Where are you planning on buying your Christmas gifts this year? It is often said that one of the main drawbacks living in the BVI is the limited choice of shopping, especially for those who are accustomed to living in larger cities with every material good imaginable.
Whilst there is nothing wrong with treating oneself to big city luxuries, it can be too easy to overlook what we have right here in the BVI. As a small territory that is defined by its small businesses, we need to show the local economy our support. In the US,local businesses generate 70% more local economic activity than conglomerates. When looking at online businesses such as Amazon or ASOS, the gap widens even further. Shopping locally not only boosts money circulating in the economy but also helps support local employment growth.
Luckily, one of the easiest ways to support ‘small’ this time of year is to shop local. Buy your Christmas presents at home this year. Really look to see what is on offer. This has been a challenging year for our economy, but the upside is that hardship tends to breed entrepreneurs and as a result the BVI has a wealth of new start-ups. For example Greencrete, which was created by Hubert Lennard Jr.,who makes ‘one of a kind products from concrete and recycled glass.’
As well as supporting the territory’s economy by shopping locally, you will be reducing your carbon footprint as well. The ecological impact can be two-fold; removing the need for shipping items into the country, but also potentially buying eco-friendly products from Nutmeg Designs or Green VI, two examples of businesses in our burgeoning eco market.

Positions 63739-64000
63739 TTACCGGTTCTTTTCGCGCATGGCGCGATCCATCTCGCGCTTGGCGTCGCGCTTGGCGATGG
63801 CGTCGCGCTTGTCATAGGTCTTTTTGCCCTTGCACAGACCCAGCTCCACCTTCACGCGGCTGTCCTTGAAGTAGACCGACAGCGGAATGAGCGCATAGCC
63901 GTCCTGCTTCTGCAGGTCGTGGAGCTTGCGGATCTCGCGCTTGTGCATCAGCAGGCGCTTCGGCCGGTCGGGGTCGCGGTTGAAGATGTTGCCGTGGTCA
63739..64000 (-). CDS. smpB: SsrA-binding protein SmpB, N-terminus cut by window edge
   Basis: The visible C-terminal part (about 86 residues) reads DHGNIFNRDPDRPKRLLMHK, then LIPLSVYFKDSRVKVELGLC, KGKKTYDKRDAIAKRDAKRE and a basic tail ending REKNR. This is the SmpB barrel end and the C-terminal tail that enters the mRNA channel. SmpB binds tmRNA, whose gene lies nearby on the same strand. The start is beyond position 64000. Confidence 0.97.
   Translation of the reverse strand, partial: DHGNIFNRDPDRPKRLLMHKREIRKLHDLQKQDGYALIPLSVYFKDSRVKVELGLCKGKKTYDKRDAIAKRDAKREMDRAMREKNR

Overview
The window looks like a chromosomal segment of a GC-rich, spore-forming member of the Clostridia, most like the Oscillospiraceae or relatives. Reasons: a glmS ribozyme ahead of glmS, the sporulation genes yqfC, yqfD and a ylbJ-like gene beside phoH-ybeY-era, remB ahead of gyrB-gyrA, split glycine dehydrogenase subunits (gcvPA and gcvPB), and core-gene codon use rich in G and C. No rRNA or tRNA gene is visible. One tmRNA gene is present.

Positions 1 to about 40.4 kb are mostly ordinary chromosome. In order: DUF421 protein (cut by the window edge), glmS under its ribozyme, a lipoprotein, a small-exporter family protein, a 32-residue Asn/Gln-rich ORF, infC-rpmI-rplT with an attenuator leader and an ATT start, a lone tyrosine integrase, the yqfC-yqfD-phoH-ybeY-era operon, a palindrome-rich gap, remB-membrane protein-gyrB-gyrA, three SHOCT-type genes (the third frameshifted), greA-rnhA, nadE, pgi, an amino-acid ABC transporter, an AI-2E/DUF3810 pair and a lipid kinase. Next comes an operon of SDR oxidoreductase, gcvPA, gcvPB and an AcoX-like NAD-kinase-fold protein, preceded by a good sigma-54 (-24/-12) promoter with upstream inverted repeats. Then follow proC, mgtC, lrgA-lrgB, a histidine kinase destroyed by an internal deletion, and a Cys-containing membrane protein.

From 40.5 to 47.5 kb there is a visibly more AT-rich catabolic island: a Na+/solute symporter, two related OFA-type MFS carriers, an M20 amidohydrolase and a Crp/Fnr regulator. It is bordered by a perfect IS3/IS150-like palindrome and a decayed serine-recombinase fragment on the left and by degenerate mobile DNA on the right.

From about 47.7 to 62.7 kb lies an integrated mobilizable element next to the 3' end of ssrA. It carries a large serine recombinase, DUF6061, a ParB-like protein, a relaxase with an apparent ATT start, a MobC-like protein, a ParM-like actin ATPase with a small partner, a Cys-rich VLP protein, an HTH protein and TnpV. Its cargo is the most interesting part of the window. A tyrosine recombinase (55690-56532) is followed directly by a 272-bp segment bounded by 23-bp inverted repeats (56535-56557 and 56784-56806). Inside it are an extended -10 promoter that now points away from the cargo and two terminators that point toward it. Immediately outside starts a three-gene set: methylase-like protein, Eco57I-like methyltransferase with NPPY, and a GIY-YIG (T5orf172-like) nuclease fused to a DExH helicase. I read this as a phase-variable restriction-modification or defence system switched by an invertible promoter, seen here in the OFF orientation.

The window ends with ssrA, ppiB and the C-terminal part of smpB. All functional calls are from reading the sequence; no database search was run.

This awareness of supporting small businesses is a global growing trend, with 35% of US consumers reporting that they would like to purchase products made in the USA this year in comparison to 27% in 2012, and it is reflected in our territory. The new organization Locally Made BVI produces a catalogue with the aim to promote ‘local handcrafts, food and traditions’ in the BVI. This isn’t designed just for Christmas but year round for tourists and locals alike.
However it is one thing to say, and another to do. We need to translate our good intentions into actions in the BVI. This year’s Christmas on Main Street did little to reassure local businesses of the territory’s support with most reporting slow trade. Whilst it is true that consumers are still tightening their belts as a result of a recovering economy, the consumer should also be thinking beyond themselves and making more of a conscious decision about where their money, no matter how little, will be spent.